What's in Your Olive Oil?
What you should know about some extra virgin olive oils.
Olive oil is touted for its health benefits in many diet books and recipes. But is it really the nectar of the gods that it’s made out to be -- and is the olive oil in your pantry as healthy as you think it is?
In his book Extra Virginity: The Sublime and Scandalous World of Olive Oil, author Tom Mueller claims that much of the olive oil sold in the U.S. as "extra-virgin" is really adulterated in some way and lacks the health and the taste benefits of real “extra virgin” olive oil.
So what can you believe, and what's hype? Here are answers.
What Makes a Good Olive Oil?
Olive oils are graded based on their extraction process and on the acidity of the pressed oil, says Timothy Harlan, MD, assistant professor of clinical medicine at Tulane University and the author of Just Tell Me What To Eat! A former restaurateur, Harlan runs the web site DrGourmet.com.
True extra virgin olive oil -- or "EVOO" as TV's Rachael Ray calls it -- is extracted from olives using only pressure, a process known as cold pressing. "Extra virgin olive oil has just 1% acid. It is the oil that comes from the first pressing of the olives, and is considered the finest, having the freshest, fruitiest flavor," Harlan says. "Virgin olive oil also comes from the first pressing, and has about 3% acid."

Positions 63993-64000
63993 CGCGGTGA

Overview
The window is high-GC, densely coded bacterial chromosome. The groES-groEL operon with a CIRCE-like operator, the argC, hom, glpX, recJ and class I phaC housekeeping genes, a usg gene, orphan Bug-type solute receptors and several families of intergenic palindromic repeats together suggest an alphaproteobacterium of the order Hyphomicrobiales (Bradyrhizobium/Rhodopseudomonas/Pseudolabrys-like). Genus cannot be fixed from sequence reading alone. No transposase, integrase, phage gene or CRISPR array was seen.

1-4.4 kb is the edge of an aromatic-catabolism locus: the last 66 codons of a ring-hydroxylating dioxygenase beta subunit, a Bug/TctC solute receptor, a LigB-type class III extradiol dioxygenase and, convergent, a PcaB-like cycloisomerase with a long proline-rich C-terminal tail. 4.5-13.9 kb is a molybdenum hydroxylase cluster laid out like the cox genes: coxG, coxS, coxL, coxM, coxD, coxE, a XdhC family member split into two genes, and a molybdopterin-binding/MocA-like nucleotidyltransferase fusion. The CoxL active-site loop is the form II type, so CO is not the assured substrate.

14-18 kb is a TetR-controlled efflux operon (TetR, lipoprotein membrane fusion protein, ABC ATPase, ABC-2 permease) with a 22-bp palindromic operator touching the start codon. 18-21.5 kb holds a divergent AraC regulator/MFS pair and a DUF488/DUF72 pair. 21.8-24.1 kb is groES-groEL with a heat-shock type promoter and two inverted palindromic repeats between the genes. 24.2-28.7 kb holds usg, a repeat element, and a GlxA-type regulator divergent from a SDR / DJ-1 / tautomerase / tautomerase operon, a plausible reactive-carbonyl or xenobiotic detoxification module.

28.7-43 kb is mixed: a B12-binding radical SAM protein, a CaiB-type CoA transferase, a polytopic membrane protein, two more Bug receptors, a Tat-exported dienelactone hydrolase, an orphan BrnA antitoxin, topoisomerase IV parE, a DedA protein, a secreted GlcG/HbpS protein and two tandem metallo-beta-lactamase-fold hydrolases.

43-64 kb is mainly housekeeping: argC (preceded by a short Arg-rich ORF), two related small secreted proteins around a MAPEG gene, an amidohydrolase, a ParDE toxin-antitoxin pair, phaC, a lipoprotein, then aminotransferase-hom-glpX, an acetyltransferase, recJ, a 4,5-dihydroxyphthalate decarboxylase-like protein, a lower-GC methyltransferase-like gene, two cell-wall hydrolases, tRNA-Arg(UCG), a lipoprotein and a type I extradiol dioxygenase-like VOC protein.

Olive oil labels sport many other designations as well.
- Fino: a blend of extra virgin and virgin oil
- Light: an oil that has been filtered to remove much of the sediment ("Light," in this case, has nothing to do with fat or calories. It only refers to color.)
- Pure: a combination of refined virgin and extra virgin oils
Unfortunately, you can’t always rely on those labels. The U.S. government doesn’t regulate the labeling of extra virgin olive oil, says Ruth Mercurio, a board member of the California Olive Oil Council (COOC) and managing partner of We Olive, LLC, a specialty retailer offering only true extra-virgin oils from about 200 California growers.
"With no regulation in the U.S. regarding the labeling of extra virgin olive oil, many imported -- as well as domestic -- olive oils claim to be virgin olive oils, 'extra extra' virgin olive oil, or light extra virgin olive oil, but they don't in fact meet the standards of a true extra virgin olive oil," Mercurio tells WebMD in an email.
There are other pitfalls as well, Mercurio adds:
- No harvest date on the label means you run the risk of purchasing an old, possibly rancid oil. (True EVOO has a shelf life of only 18-24 months.)
- If the label says "Packaged in [name of a country]" (such as Spain or Greece), then more than likely the oil wasn’t grown in that country, just bottled there to give it more cachet.